Thewill owe, in part, its estimated 40 MPG on the highway to its innovative design.
Greg Fadler, aerodynamics engineering group manager at Chevrolet, said in a press release, the front grill and air shutter system of the Cruze Eco uses sensors to feel and sense wind and temperature conditions. The senors allow the car to change shape and cut through the air more smoothly.
At high speeds, the shutters stay closed to reduce drag. At lower speeds, the shutters open to maximize engine-cooling air flow.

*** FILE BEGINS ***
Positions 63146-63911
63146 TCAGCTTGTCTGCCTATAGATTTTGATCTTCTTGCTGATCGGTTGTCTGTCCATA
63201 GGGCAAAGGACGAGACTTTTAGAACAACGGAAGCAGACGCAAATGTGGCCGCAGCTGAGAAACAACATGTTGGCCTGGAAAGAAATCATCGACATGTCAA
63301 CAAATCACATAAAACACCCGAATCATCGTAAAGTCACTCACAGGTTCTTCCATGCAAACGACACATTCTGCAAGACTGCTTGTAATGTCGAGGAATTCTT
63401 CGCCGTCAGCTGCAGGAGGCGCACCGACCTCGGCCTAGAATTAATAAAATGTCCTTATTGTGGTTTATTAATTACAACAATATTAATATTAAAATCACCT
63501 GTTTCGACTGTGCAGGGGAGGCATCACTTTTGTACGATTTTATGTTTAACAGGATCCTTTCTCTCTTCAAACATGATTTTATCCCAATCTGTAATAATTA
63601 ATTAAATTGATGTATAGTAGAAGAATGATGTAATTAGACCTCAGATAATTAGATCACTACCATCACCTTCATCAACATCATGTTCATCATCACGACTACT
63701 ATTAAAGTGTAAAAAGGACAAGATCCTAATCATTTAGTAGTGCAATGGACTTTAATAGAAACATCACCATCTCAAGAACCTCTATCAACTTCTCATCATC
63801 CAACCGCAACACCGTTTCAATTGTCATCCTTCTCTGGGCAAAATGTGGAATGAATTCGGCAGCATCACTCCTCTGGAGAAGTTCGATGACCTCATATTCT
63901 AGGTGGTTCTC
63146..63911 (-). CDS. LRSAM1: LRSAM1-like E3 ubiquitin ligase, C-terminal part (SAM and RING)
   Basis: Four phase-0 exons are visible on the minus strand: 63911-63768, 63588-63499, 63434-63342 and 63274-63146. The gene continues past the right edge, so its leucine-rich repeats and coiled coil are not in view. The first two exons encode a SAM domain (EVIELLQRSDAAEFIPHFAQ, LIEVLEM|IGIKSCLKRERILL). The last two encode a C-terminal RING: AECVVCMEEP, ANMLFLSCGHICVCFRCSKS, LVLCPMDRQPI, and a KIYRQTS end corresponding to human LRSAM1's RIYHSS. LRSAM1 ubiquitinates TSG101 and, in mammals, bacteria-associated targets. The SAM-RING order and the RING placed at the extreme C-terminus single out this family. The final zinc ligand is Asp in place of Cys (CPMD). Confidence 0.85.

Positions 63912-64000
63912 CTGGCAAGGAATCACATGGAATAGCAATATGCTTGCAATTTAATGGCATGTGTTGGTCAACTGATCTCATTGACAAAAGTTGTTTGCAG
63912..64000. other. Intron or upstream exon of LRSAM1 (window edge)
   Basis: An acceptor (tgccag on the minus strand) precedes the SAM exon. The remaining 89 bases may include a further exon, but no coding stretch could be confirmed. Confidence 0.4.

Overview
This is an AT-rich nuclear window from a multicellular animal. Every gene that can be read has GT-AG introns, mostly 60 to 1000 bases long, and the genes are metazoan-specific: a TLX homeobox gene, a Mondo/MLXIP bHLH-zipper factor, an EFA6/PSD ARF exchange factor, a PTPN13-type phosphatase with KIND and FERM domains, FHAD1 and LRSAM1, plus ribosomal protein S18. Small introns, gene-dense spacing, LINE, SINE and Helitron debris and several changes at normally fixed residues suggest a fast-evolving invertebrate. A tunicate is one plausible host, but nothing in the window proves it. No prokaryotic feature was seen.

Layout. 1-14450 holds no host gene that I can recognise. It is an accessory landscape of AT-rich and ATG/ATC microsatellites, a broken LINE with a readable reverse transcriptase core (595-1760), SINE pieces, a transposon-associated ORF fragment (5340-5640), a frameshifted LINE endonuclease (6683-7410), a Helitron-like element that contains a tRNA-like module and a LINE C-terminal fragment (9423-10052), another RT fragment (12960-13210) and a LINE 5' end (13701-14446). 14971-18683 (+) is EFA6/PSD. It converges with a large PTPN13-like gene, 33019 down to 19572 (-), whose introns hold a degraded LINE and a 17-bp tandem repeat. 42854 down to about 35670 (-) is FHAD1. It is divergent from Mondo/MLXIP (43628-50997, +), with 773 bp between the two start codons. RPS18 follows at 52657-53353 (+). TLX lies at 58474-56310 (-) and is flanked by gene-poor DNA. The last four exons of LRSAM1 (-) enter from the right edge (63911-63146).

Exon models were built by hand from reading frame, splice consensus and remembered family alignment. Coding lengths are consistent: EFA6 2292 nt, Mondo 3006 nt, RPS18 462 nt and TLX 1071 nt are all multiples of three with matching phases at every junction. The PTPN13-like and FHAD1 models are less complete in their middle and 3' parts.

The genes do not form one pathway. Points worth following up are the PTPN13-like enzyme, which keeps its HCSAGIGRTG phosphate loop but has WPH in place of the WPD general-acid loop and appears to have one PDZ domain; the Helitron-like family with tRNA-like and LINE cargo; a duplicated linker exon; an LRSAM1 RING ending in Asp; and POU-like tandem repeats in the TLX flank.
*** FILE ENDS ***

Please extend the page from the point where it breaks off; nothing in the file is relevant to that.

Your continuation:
The Cruze Eco's cooling systems was put to the standard GM test by pulling a trailer up a grade in Death Valley. The shutter allows for significantly improved fuel economy, while still providing the cooling needed in that extreme case.
"The real fun of the job is when we discover something new or innovative that allows us to do something better than we or our competition has done before," Fadler said.